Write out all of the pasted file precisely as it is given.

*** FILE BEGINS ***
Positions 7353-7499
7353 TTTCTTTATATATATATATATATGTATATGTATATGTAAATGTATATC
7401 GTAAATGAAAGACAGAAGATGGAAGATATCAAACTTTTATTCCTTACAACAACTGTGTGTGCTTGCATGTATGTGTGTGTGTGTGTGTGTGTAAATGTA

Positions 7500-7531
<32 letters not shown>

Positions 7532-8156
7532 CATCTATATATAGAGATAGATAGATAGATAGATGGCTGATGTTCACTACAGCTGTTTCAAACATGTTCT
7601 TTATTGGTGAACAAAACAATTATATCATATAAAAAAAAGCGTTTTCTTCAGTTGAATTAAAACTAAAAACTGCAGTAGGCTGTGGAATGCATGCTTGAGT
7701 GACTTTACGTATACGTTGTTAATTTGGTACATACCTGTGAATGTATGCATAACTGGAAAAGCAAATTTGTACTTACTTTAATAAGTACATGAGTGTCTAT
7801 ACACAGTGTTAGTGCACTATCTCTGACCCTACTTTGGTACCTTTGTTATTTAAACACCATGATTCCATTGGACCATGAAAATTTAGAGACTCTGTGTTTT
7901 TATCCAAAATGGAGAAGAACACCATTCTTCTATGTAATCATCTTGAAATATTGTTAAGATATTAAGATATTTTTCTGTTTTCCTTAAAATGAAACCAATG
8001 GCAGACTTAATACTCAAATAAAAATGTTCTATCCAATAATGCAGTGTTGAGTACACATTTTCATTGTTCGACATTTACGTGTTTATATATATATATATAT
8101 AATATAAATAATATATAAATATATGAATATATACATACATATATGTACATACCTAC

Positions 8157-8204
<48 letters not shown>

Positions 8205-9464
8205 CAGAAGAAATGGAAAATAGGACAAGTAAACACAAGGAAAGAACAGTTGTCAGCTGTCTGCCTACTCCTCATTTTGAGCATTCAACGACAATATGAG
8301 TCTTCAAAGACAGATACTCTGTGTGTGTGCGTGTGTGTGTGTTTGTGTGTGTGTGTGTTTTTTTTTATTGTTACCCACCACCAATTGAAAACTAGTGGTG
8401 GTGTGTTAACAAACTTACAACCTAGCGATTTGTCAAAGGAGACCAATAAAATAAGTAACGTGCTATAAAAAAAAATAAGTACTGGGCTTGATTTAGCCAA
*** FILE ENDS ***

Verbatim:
Positions 7353-7499
7353 TTTCTTTATATATATATATATATGTATATGTATATGTAAATGTATATC
7401 GTAAATGAAAGACAGAAGATGGAAGATATCAAACTTTTATTCCTTACAACAACTGTGTGTGCTTGCATGTATGTGTGTGTGTGTGTGTGTGTAAATGTA

Positions 7500-7531
<32 letters not shown>

Positions 7532-8156
7532 CATCTATATATAGAGATAGATAGATAGATAGATGGCTGATGTTCACTACAGCTGTTTCAAACATGTTCT
7601 TTATTGGTGAACAAAACAATTATATCATATAAAAAAAAGCGTTTTCTTCAGTTGAATTAAAACTAAAAACTGCAGTAGGCTGTGGAATGCATGCTTGAGT
7701 GACTTTACGTATACGTTGTTAATTTGGTACATACCTGTGAATGTATGCATAACTGGAAAAGCAAATTTGTACTTACTTTAATAAGTACATGAGTGTCTAT
7801 ACACAGTGTTAGTGCACTATCTCTGACCCTACTTTGGTACCTTTGTTATTTAAACACCATGATTCCATTGGACCATGAAAATTTAGAGACTCTGTGTTTT
7901 TATCCAAAATGGAGAAGAACACCATTCTTCTATGTAATCATCTTGAAATATTGTTAAGATATTAAGATATTTTTCTGTTTTCCTTAAAATGAAACCAATG
8001 GCAGACTTAATACTCAAATAAAAATGTTCTATCCAATAATGCAGTGTTGAGTACACATTTTCATTGTTCGACATTTACGTGTTTATATATATATATATAT
8101 AATATAAATAATATATAAATATATGAATATATACATACATATATGTACATACCTAC

Positions 8157-8204
<48 letters not shown>

Positions 8205-9464
8205 CAGAAGAAATGGAAAATAGGACAAGTAAACACAAGGAAAGAACAGTTGTCAGCTGTCTGCCTACTCCTCATTTTGAGCATTCAACGACAATATGAG
8301 TCTTCAAAGACAGATACTCTGTGTGTGTGCGTGTGTGTGTGTTTGTGTGTGTGTGTGTTTTTTTTTATTGTTACCCACCACCAATTGAAAACTAGTGGTG
8401 GTGTGTTAACAAACTTACAACCTAGCGATTTGTCAAAGGAGACCAATAAAATAAGTAACGTGCTATAAAAAAAAATAAGTACTGGGCTTGATTTAGCCAA